On Thursday, March 24th, Dr. Emma Cunliffe from UBC’s Faculty of Law led us in a fascinating discussion around evidence law and how feminism can help us re-conceptualize the law of evidence. The discussion starting with thought-provoking questions around the Rhodes case (more widely known as the “Justice Dewar Decision”): what knowledge gets into the justice system? How? And once its in, how does it get negotiated?
While evidence can be simply understood as a system of law with a set of rules, Dr. Cunliffe challenged us to think of evidence as proof, or more specifically, the logic, rationality and sources of information judges use in coming to their decisions. Too often, law students take findings of fact as just that – fact. But where does this information come from? Who does it exclude? And what does a court do with it? These questions are sometimes neglected as we learn the rules and tests that make up the substantive learning of evidence law, but they are important questions to interrogate as we consider how law is made, and on what terms.
Dr. Cunliffe noted that feminism has quite famously influenced rules of evidence, with one example being the Lavallee case. But as our discussion showed, feminism can also help us understand knowledge and the politics of knowledge. An example here is the work that feminists have done in Canada to enlarge the concept of reasonableness through the use of expert evidence. Yet the very notion of reasonableness leads to questions of common sense. Our discussion pondered what common sense means in law and the impact that it has on the trier of fact, while recognizing that there must be some notion of common sense in our legal system to ensure functionality. But common sense can also be equated with stereotypes. The point was raised that common sense notions of what makes a witness believable often fails to account for cultural differences, an example being that in some cultures it is rude to look people directly in the eye, but in Western society, this is thought to make someone look “shifty” or untrustworthy.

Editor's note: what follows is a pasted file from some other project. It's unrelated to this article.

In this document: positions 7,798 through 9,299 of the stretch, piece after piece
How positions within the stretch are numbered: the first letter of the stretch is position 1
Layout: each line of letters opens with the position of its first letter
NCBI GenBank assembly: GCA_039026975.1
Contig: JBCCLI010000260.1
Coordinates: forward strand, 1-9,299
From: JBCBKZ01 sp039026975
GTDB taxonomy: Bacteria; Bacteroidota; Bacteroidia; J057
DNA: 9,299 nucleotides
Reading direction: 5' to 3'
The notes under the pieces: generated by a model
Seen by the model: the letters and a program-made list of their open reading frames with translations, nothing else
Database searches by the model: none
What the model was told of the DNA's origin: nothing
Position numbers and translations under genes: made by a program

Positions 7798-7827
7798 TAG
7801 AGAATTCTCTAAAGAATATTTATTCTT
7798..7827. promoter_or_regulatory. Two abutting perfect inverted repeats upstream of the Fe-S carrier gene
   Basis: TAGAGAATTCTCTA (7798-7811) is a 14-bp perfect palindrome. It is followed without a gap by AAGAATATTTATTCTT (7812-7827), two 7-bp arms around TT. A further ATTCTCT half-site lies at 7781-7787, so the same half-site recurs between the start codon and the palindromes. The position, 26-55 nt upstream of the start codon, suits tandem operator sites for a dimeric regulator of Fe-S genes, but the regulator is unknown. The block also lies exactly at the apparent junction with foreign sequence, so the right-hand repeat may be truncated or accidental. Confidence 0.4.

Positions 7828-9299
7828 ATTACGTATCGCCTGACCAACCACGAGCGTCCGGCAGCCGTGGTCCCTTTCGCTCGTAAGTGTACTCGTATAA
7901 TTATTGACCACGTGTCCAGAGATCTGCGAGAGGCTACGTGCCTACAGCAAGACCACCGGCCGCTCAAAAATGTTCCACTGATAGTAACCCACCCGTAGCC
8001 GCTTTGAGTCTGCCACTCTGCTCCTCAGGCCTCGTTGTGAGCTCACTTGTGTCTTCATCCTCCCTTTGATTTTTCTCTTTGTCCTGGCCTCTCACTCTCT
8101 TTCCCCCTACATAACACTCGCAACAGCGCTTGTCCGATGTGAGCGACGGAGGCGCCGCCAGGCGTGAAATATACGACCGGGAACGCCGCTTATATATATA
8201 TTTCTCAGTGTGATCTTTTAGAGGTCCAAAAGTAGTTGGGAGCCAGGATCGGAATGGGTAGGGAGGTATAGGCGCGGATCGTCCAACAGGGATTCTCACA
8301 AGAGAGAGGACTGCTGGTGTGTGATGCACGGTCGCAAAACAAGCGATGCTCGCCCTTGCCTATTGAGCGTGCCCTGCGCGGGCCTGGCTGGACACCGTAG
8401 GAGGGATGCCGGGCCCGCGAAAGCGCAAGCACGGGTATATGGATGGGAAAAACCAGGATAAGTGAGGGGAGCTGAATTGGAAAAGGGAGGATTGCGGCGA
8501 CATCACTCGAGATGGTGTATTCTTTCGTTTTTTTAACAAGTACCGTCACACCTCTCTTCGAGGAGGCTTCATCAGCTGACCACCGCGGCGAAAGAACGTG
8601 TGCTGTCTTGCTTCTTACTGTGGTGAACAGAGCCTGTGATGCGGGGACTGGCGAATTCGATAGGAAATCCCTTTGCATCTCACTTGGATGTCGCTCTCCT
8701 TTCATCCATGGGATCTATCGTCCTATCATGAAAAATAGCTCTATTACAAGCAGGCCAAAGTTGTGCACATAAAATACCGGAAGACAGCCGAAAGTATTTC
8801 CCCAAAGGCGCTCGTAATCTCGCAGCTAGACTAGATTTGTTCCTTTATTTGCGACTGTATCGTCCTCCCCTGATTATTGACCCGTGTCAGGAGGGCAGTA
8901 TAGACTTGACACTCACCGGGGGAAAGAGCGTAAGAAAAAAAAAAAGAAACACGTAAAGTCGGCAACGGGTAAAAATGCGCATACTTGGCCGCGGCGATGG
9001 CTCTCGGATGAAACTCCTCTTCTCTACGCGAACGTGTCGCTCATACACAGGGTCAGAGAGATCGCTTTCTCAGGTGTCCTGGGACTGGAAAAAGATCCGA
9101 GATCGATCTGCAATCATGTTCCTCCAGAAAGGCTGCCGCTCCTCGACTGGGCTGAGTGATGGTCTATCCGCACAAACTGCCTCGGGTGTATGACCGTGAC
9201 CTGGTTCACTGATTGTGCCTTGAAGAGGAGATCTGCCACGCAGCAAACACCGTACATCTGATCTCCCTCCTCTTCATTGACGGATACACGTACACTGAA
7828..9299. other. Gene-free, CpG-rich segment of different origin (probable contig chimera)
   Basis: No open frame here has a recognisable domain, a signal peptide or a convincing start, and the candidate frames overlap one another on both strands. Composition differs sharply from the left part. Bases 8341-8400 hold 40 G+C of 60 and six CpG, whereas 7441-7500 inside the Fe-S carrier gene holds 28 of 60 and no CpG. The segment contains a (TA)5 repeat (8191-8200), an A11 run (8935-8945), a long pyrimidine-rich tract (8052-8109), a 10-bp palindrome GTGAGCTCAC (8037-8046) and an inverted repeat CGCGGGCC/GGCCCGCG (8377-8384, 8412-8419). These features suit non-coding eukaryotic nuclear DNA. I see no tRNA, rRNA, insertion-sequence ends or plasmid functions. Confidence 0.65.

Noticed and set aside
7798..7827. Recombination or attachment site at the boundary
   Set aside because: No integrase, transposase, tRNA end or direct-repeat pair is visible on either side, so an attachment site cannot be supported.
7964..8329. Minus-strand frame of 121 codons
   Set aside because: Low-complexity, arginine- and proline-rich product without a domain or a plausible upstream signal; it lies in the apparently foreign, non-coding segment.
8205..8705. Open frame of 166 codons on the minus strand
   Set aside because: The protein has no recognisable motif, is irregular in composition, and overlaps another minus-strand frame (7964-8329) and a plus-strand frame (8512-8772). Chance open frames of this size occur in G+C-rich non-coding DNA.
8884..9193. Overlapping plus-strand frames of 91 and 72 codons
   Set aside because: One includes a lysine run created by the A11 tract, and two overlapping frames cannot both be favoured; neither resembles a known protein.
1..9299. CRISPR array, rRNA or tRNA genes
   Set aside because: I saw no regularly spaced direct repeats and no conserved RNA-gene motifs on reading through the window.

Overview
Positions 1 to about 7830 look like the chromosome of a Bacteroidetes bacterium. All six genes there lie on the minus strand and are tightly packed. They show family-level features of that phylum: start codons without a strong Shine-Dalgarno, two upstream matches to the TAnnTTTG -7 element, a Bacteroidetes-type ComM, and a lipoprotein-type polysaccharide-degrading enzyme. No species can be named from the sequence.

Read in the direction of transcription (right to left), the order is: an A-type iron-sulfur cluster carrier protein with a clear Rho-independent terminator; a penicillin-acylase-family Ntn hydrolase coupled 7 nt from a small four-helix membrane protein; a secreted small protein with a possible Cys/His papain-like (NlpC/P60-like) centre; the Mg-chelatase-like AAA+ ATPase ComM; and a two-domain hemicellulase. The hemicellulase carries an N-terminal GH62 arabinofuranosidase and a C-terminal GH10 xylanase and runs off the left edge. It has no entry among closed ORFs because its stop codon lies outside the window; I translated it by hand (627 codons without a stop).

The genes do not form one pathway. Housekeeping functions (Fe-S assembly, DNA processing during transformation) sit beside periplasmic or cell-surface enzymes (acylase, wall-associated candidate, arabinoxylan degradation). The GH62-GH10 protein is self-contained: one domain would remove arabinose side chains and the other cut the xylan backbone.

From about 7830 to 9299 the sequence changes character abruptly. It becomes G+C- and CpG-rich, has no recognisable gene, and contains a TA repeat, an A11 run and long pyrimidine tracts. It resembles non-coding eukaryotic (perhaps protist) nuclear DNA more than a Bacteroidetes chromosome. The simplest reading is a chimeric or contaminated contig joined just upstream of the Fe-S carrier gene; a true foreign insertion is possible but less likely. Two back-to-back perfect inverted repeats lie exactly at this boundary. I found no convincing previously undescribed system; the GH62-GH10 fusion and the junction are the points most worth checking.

What feminism and substantive equality demand is that we challenge what is reasonable and rational at the point where inferences are drawn in decision making. This means that we must question the operation of common sense, even in places where it is not always visible.
With these ideas in mind, our discussion turned to the work Dr. Cunliffe has done on mothers who have been wrongly convicted of killing their children. The question here is if these cases have informed our understanding of what can go wrong in the same way that other miscarriages of justice have. It appears that the cases of wrongly convicted mothers are often chalked up to one “rogue” expert (a Charles Smith, or other equivalent), but this reasoning fails to account for how knowledge is used in this trials. Often, stereotypical reasoning is drawn upon by these experts, and these things make sense to a jury. They are common sense. They draw on stereotypical understandings of families. Feminism can operate here to enlarge our sense of how people behave and what is reasonable.
The discussion wrapped up with many important questions. In particular, we questioned the role of science. Where social framework evidence can be useful in expanding notions of reasonableness, it is considered “soft” science and less credence may be given. However, forensic science is often considered infallible, even where it is not. While judges are often not skeptical enough, some of the fault falls to lawyers to. After all, lawyers are also situated within their own sociological contexts, and more likely than not, will engage in their own processes of inference and reasoning as they determine what information is important and relevant to a case. Our role in how knowledge enters the legal system is a crucial one. The roundtable with Dr. Cunliffe helped highlight the need to not just learn and understand the substantive law in our doctrinal courses, but to go further and question and challenge it.
*Dayna Steinfeld is exactly 3 weeks from being done her second year of law at Robson Hall. Not that she’s counting. As co-chair of the FLF for this academic year, she was thrilled to wrap up the year with such a stimulating discussion.